There have been 66 Ha-Ha legs in the last 22 years. While two of them had elements of upwind work or some lightning, they weren't bad, and the other 64 have been off-the-wind and almost rather benign. In our opinion, that's a fabulous weather record.

The other thing to remember about the Ha-Ha course is that both the stops offer very good protection in the event of a storm. We don't usually start the second leg from Turtle Bay until November, and at that time we're still 400 miles north of Cabo and in significantly cooler water. Before taking off, we contact Commander's Weather, to see not just if anything is developing in the tropical zone, but if the conditions are conducive to a storm forming. If a storm does form, we would expect to get a five- to seven-day warning of the extremely unlikely event of any effect on Turtle Bay.

The only time we've held the fleet in Turtle Bay was last year, as three different professional weather sources said that in order to exercise an abundance of caution we should hold the fleet. So we did. As it turned out, Tropical Storm-then-Hurricane Vance never came close to Cabo. You might remember, about half the fleet decided to head south after a one-day hold anyway. But following the advice of the professional weather forecasters, the Poobah held the official Ha-Ha fleet in Turtle Bay for two days.

The second Ha-Ha stop at Bahia Santa Maria offers excellent protection for weather from the east, and nearby Mag Bay offers pretty good protection against wind and seas from any direction. In the event of an unprecedented post-season tropical storm coming that far north, there would be a couple of options. The first would be to strip one's boat exterior and get settled in at Mag Bay. We know of boats that have ridden out 100-knot hurricanes there. Since there would be lots of advance warning, it would also be possible for skippers to backtrack north to Turtle Bay, where the water would be much cooler and any storm effects much less. But once again, there hasn't been a tropical storm in recorded history that threatened Bahia Santa Maria during the Ha-Ha dates.

There are no absolute guarantees when it comes to hurricanes and hurricane seasons. All you can do is play the odds. Given the history of excellent Ha-Ha weather, including this year, we don't have any plans to change the dates of the Ha-Ha. Nonetheless, we will continue to monitor the situation to see if a change in dates would seem prudent. After all, we do the Ha-Ha every year, putting our personal safety and boat on the line along with everyone else.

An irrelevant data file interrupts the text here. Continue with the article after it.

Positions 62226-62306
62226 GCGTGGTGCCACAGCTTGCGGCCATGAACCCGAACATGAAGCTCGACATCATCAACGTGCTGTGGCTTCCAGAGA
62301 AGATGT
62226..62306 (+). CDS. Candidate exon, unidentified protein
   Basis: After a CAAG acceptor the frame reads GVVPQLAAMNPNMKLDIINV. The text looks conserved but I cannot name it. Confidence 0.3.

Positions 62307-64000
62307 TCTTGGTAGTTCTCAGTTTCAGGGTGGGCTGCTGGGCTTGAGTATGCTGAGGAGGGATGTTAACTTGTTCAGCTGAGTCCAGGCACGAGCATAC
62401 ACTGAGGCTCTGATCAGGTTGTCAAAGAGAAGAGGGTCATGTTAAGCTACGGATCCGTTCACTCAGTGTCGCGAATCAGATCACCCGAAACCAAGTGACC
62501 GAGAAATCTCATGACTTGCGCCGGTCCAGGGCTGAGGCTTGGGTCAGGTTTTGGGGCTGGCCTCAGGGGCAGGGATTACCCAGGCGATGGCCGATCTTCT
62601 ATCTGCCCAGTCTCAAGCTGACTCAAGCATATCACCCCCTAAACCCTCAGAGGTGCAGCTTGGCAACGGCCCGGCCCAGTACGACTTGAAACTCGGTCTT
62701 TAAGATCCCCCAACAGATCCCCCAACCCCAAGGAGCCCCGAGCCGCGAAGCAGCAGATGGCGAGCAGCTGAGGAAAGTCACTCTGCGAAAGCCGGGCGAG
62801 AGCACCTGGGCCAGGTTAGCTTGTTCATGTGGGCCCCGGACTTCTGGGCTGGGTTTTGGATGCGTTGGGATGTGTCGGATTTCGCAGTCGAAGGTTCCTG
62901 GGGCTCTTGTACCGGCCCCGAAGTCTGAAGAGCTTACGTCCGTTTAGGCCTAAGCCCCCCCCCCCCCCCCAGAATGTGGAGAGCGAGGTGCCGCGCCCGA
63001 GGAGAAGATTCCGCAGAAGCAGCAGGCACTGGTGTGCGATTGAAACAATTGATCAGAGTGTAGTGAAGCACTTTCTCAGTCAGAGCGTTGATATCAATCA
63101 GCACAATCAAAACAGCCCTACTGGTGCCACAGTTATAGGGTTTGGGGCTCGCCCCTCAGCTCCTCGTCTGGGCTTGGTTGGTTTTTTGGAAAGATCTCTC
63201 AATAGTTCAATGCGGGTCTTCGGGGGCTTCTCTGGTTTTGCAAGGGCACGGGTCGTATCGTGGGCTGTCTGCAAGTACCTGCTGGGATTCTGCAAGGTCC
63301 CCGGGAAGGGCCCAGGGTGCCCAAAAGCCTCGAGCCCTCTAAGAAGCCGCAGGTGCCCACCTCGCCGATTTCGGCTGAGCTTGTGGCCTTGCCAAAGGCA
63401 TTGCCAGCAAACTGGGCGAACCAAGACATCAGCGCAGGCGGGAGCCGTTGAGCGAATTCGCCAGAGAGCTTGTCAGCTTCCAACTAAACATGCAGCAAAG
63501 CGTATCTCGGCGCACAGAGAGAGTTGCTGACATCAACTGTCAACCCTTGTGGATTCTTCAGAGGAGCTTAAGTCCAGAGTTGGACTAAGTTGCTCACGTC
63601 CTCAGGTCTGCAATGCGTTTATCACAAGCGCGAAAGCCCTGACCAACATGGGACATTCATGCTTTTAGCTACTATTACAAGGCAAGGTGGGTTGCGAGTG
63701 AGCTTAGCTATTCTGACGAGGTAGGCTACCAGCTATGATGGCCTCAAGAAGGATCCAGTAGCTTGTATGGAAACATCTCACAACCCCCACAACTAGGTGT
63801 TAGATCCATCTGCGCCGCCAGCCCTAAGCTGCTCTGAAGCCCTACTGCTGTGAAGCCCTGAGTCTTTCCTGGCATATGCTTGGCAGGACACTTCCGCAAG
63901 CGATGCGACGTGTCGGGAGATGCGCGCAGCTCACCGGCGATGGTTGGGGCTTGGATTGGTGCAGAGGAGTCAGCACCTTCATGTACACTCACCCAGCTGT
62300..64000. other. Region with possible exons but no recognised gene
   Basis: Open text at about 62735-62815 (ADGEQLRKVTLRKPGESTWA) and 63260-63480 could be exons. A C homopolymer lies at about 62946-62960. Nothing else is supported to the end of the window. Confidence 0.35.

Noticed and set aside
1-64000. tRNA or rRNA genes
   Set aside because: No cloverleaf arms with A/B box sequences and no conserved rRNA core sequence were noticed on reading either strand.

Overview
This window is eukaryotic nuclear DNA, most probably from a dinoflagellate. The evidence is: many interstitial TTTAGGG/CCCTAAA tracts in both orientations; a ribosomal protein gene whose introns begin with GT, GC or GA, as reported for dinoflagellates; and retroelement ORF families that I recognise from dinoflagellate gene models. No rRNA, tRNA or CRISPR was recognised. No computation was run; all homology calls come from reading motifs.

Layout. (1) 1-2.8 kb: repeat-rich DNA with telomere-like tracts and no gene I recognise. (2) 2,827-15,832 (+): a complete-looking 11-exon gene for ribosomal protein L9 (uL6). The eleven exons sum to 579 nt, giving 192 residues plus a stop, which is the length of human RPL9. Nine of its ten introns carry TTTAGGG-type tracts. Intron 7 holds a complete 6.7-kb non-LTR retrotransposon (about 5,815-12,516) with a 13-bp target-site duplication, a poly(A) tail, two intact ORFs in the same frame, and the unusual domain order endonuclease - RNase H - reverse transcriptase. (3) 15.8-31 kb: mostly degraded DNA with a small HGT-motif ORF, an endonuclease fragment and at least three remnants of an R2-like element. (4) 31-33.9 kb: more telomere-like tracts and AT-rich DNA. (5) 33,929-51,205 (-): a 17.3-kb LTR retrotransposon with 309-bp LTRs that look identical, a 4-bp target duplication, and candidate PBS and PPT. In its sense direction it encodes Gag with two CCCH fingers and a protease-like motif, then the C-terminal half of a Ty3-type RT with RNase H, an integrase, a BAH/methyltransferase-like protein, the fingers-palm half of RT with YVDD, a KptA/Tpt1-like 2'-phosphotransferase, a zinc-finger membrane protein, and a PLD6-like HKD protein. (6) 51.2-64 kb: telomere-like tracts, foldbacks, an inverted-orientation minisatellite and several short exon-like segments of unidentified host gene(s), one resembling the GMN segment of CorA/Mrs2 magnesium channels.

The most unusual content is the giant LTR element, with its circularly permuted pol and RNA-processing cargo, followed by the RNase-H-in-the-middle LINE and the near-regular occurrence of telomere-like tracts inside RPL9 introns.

I saw Wendy Rybicki's letter asking about marine weather forecasts for California's Central Coast. After the SoCal Ta-Ta, we lingered on Catalina for about a week, then jumped over to Marina del Rey for a long weekend in L.A. with friends and family.

Heading north, we waited in Santa Barbara for five days before attempting to round Point Conception. After all, NOAA was predicting gusts of 30-35 knots, and the waves were projected to be 'square'. By square they mean the wave period was going to be about the same as the height of the wave in feet. Such as eight-foot waves at a period of eight seconds. That's not good at all.

All the while we were monitoring a small low-pressure system moving down the coast. We hoped this system would finally disrupt the strong northwesterlies that had been blowing for a week. And there was even a chance it would bring southerlies.

We got our post Ta-Ta weather window on Sunday, October 4. We even sailed downwind — going north! ­­­— around Point Conception in lumpy leftover seas and heavy rain. When the low passed, the wind died and the sun came out. We fired up the engine and hightailed it north. We made it from Santa Barbara to Sausalito in 44 hours — an average speed of over six knots.

By the way, fellow Ta-Ta'ers Kurt and Katie Braun on the Deerfoot 74 Interlude chose the same window that we did. They caught up with us and passed us late the first night.

To answer Wendy's question, we relied on two weather sources in Santa Barbara and underway. First were NOAA's zone forecasts, which gave us a general idea of what to expect. But it was the GRIB files — using the new NAVGEM model, and downloaded with the WeatherTrack app on iPad — that amazed us. Heading north, we repeatedly checked actual conditions against the GRIBs we had downloaded days before, and they were spot-on. We will definitely use these GRIBs on our next passage.